Bow Down: Four Career Lessons from Beyoncé
From hair supremacy to surprise albums, Beyoncé is a master of dominating airwaves and conversations. But she’s not just a queen of great music and spiky corsets. She also displays solid business acumen in how she manages the conglomerate built around her talent. So even if you can’t pull off her lion-mane hair flip, here are a few tips to channel Queen Bey in your career:
1. Don’t be afraid to be in charge. In Tina Fey’s “Bossypants,” she writes that people often ask her if it’s hard for her, as a woman, to be in charge of so many people. Fey and Beyoncé will both tell you: It’s not. So don’t be afraid to be a leader. If you have a vision, pursue it with tenacity. It’s not hard for a woman to be in charge – not any harder than it is for a man with a great idea. If a project looks big, that’s not a reason not to do it.
2. Keep them guessing. Beyoncé surprised everyone in December with her self-titled visual album. Even in the age of constant Internet chatter, no one saw it coming. This not only demonstrates the airtight inner circle of trust Beyoncé creates around herself – anyone with information about the release probably could have made a lot of money by taking it to a tabloid website. It also shows that she’s not satisfied with working by how things have always been done. She didn’t release a single, do a passive PR push, or launch a coinciding marketing campaign. She put great art together and released it in a new a surprising way that made people listen. That’s a great model to pursue in any project.
3. Purse emotional authenticity. Beyoncé has been open in her art about even the hardest times in her life. She speaks both in her songs and in her documentary about suffering a miscarriage before conceiving her daughter Blue Ivy Carter. She could have continued her career without ever discussing that part of her life. But one of the reasons her work has so much resonance to so many people is because she brings that kind of emotion to her work. By putting something of your true self in your work, people are more likely to believe in and relate to your mission. This doesn’t have to only apply to artists – even if you just do data entry, you can do it with heart. Remember why you come to work every day, what drives you to keep going, and make that a part of your mission statement.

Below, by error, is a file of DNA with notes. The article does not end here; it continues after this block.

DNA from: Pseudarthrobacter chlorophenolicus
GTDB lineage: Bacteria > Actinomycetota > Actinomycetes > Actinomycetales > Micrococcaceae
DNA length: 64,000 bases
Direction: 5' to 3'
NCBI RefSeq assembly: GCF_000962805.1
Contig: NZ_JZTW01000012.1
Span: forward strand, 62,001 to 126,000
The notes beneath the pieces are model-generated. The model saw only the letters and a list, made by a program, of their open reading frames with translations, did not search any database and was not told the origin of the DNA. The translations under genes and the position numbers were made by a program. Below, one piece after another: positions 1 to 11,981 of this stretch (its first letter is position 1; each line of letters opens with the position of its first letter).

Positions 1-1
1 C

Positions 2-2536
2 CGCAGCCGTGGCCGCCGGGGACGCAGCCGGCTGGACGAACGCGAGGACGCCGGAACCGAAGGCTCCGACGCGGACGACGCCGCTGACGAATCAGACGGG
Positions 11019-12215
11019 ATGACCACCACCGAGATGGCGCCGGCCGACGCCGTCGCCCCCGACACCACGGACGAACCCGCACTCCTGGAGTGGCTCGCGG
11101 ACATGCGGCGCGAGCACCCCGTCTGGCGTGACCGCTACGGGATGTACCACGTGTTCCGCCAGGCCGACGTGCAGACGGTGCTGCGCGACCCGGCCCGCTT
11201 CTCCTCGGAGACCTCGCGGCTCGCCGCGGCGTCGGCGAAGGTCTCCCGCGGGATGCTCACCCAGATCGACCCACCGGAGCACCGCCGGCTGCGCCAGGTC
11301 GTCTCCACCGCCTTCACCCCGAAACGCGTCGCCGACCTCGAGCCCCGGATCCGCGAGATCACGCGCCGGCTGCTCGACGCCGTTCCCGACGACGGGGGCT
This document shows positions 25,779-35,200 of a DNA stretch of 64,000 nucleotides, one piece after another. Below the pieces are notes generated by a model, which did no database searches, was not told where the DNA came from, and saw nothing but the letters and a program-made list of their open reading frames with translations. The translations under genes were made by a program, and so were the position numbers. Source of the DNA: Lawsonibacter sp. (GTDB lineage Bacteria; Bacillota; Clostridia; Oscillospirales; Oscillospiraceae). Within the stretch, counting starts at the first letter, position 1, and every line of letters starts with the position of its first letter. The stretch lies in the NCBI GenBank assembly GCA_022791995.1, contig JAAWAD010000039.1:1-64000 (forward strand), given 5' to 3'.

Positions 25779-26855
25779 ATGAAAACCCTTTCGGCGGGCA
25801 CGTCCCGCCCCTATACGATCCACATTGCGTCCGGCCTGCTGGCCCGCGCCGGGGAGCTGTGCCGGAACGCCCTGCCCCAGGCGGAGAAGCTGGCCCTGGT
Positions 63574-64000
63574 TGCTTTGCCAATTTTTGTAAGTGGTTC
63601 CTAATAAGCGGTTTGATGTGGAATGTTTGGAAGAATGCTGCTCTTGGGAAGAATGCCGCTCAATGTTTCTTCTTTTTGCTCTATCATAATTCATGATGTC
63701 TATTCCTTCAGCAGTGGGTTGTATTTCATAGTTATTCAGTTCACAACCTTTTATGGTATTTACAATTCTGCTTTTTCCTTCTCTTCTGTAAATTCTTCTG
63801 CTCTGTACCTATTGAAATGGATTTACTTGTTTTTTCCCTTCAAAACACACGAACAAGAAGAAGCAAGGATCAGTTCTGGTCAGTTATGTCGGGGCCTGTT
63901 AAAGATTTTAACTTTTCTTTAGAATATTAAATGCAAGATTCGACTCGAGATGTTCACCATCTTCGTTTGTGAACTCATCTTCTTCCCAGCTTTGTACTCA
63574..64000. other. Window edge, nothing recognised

4. Don’t mind the haters. There are certainly outlandish moments in Beyoncé’s work. Her HBO documentary was directed and edited by her, with exactly the content she wanted to provide. She tags her original photos on Tumblr with the elevated “my work.” This might sound overconfident to some, but Mrs. Carter pays them no mind. She has things to say. She has a way she wants to say it. Clearly she’s doing something right. So when you hear criticism from people who you’re too sure of yourself or too young to demand a place at the table, pull a hair flip and tell them: You must not know ‘bout me.
Featured image via Shutterstock.